Circumstance and situation.
Those are key elements that law enforcement professionals said would be factors in a local police department's decision not to arrest an off-duty police officer who was believed to be drunk behind the wheel.
While some say the incident early Saturday on the Sheffield-Great Barrington town line has the whiff of favoritism, others took a more nuanced position.
"I don't know Sheffield specifically," said Mark K. Leahy, executive director of the Worcester-based Massachusetts Police Chiefs Association. "But I'm sure there is only one officer, maybe two, on that overnight shift out there. Say he runs a field sobriety test, then he arrests the guy and books him. That takes him out of circulation for what, two hours? Three?
"So what that does, is it takes him away from the community he's supposed to be serving for that length of time," Leahy said. "And I can assure you, the calls keep coming in during all that time. That's something a [District Attorney] or the public doesn't think about. You have to weigh a lot of factors here. If you can get this guy home safely, and get back out on the road, it may be the way to go."
Great Barrington Police Officer Daniel Bartini was stopped about 1:35 a.m. Saturday after Sheffield Officer Brendan Polidoro saw him cross the center median on Route 7 near the Great Barrington town line, according to the officer's report. In a police report, Polidoro said when he approached the vehicle, he detected a "strong odor" of alcohol in the car. He also detected that Bartini displayed what he described as typical symptoms of alcohol impairment, including bloodshot eyes and slurred speech. While Polidoro reported that he believed Bartini was intoxicated, he did not ask him to perform a field sobriety test, instead allowing him to summon a ride home.
The incident has sparked an investigation of the traffic stop by the Great Barrington Police Department. Town Manager Jennifer Tabakin said on Tuesday the investigation is underway, but she did not have a timetable for its completion.
Several law enforcement sources, many of whom were uncomfortable talking on the record, had differing views on the issue.
But one former police chief said times — and attitudes — have changed.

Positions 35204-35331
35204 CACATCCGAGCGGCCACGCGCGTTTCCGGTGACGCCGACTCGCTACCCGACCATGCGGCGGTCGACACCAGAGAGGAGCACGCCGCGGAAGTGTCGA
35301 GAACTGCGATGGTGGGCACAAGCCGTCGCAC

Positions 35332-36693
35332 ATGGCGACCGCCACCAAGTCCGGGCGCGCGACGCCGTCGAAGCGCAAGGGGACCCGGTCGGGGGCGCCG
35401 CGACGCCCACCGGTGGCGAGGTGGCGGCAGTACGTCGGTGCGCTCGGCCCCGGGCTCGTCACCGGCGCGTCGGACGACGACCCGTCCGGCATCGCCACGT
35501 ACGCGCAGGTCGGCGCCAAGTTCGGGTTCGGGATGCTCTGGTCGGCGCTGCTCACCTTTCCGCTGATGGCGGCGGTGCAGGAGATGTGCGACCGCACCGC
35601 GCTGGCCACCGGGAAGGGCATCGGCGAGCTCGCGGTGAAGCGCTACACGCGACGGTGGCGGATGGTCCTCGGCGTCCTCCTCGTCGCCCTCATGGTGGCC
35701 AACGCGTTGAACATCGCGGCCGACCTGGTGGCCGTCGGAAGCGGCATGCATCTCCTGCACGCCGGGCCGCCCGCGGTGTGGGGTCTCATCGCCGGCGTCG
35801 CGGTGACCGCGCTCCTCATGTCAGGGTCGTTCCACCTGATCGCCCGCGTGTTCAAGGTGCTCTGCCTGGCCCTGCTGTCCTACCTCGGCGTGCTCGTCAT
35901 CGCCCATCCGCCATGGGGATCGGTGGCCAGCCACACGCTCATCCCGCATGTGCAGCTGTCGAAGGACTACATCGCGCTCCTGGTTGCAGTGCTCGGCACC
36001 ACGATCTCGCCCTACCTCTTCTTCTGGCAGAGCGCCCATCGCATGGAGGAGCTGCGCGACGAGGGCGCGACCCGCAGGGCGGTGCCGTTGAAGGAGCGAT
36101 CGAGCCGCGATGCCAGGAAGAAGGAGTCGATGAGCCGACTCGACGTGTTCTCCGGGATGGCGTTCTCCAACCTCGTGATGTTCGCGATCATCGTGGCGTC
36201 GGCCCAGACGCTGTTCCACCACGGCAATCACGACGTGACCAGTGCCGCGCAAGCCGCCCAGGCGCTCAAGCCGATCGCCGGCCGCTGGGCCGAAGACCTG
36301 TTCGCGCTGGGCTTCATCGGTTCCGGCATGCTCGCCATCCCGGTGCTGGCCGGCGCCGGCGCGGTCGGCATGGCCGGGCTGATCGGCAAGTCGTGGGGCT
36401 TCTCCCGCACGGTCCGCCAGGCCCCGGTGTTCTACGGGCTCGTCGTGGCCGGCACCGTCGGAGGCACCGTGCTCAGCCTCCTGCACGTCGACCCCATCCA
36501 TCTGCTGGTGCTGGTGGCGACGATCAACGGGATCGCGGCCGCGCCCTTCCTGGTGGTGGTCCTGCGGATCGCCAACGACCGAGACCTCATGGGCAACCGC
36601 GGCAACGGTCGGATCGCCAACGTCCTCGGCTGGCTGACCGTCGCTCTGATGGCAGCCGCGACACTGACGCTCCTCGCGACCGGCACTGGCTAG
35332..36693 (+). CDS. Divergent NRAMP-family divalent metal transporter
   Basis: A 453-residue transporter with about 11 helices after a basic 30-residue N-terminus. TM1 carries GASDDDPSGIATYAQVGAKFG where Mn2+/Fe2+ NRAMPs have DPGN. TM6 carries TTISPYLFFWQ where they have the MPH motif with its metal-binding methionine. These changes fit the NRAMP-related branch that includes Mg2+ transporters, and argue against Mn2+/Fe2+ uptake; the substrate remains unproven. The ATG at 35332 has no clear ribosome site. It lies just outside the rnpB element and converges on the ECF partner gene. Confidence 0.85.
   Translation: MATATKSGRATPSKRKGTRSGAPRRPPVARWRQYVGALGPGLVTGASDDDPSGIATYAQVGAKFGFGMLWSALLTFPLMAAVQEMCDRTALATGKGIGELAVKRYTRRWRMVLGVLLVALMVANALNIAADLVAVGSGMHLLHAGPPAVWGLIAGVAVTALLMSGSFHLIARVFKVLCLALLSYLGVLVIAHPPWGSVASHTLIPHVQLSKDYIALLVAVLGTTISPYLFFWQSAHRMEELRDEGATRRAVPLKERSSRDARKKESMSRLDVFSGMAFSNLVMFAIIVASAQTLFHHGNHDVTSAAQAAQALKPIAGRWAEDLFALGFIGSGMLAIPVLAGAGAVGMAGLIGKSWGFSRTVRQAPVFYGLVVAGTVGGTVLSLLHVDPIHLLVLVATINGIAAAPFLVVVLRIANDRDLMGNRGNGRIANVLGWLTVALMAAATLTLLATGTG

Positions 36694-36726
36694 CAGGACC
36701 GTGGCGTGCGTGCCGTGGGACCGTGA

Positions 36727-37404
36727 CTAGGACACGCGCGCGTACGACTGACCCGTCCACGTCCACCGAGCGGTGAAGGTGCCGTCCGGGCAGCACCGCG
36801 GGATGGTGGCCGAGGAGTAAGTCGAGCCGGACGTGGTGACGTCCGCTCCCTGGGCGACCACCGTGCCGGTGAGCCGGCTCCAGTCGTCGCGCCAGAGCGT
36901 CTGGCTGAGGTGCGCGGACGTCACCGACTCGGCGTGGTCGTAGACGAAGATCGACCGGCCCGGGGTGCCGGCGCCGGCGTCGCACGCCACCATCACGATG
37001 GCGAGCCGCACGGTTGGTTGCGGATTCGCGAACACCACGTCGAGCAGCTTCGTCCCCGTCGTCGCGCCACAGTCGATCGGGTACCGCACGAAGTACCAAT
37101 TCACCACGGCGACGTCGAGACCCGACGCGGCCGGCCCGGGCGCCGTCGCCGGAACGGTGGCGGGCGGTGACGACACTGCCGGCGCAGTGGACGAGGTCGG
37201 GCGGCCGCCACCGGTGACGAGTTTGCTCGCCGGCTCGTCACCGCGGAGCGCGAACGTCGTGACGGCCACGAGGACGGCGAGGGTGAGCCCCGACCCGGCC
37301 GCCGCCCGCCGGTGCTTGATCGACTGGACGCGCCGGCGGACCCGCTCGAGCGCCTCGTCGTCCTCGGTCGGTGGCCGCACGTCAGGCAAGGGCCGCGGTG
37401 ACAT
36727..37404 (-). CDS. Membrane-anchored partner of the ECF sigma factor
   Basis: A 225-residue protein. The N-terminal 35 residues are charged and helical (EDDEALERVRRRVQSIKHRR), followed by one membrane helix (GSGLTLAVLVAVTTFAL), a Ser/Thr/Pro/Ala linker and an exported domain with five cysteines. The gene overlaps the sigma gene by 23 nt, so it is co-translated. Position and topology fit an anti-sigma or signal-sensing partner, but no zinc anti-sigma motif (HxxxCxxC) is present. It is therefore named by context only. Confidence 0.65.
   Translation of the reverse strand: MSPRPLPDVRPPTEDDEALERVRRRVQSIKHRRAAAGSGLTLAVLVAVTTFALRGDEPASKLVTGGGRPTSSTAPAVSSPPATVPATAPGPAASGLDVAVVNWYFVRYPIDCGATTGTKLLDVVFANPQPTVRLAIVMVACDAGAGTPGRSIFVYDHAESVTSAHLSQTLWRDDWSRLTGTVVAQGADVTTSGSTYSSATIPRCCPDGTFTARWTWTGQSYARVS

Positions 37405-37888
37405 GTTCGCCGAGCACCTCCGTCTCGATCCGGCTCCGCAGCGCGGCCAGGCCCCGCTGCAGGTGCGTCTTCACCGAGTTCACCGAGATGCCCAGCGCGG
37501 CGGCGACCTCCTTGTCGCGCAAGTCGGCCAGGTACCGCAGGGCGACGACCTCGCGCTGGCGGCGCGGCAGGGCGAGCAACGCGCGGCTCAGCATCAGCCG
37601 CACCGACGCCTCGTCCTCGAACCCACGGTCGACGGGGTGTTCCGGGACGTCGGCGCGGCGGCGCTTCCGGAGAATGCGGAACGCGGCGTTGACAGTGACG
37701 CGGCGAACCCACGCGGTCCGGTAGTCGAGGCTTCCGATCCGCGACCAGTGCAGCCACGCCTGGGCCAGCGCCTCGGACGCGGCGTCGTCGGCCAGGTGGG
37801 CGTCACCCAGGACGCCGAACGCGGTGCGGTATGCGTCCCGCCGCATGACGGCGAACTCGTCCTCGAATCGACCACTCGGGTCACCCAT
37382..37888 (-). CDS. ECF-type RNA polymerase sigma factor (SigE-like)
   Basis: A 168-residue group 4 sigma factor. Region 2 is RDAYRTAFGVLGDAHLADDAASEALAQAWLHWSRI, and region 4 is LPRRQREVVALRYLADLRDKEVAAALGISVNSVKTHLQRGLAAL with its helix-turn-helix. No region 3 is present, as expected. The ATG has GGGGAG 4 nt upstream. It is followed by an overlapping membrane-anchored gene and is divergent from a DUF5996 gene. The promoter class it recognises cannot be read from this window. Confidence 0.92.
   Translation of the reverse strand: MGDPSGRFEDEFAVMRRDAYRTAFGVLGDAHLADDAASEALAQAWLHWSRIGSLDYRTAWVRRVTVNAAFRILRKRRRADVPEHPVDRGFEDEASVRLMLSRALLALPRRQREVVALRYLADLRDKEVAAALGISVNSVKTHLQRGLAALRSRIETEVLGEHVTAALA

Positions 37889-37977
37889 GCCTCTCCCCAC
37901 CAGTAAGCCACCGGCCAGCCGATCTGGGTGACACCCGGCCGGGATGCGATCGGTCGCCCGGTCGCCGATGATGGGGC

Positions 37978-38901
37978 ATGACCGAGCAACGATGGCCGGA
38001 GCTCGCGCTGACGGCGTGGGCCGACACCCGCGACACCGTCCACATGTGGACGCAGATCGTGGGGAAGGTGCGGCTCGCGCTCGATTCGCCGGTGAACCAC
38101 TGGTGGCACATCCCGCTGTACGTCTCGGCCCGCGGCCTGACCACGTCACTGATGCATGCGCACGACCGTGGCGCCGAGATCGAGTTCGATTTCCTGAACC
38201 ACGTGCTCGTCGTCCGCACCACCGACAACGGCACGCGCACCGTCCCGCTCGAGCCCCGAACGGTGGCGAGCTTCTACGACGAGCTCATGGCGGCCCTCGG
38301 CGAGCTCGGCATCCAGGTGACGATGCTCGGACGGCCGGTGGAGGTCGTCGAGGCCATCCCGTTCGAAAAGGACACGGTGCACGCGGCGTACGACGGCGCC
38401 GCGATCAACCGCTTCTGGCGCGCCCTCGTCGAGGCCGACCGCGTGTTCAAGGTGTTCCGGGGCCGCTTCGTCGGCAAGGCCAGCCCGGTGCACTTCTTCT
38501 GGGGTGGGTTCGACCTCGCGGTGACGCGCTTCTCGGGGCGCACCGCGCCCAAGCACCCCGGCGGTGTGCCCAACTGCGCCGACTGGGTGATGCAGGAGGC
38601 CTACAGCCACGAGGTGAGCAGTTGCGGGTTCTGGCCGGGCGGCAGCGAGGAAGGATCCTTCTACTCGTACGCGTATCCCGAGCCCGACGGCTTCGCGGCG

"Look. In the old days?" he said. "Yeah, I let people go. Not all the time, but sometimes. But now? I told my guys: 'You're risking your job and your pension for someone who probably wouldn't do it for you.'"
"There's an ethical issue," said another former officer. "If Joe Nobody is driving drunk, do you let him off? And there's another issue: I know the officer found the driver a ride home, but what if he didn't? You let a guy go, and you just don't know what's going to happen. With the way liability laws are now, there's too much at stake."
Complicating matters is that there is no uniform policy for OUI stops, said Leahy.
"The individual community makes that call," he said. "Some states have a policy, and the Commonwealth of Massachusetts has specific policies for a number of other situations. But not OUI."
Overall, those who weighed in via phone on Tuesday seemed to bend toward charging Bartini.
"He knew the score," one officer said. "He knew what would happen if he got caught."
Sheffield Select Board Chairwoman Nadine Hawyer termed the situation, "an unfortunate incident, and both our department and the Great Barrington Police Department are investigating the situation. I think we have to trust our police chief and his officers to make those decisions. I don't wear the uniform. I've gone on ride-alongs, but I don't wear the uniform."
"I understand the issue," said a North County officer. "It's a tough situation to be in. But the scrutiny today is just so much greater. I think in 2016, you can't even give the appearance of favoritism. And the thing is, if you let the guy go, maybe he thinks he can get away with it all the time. You're not really doing anyone any favors."
Contact Derek Gentile at 413-496-6251.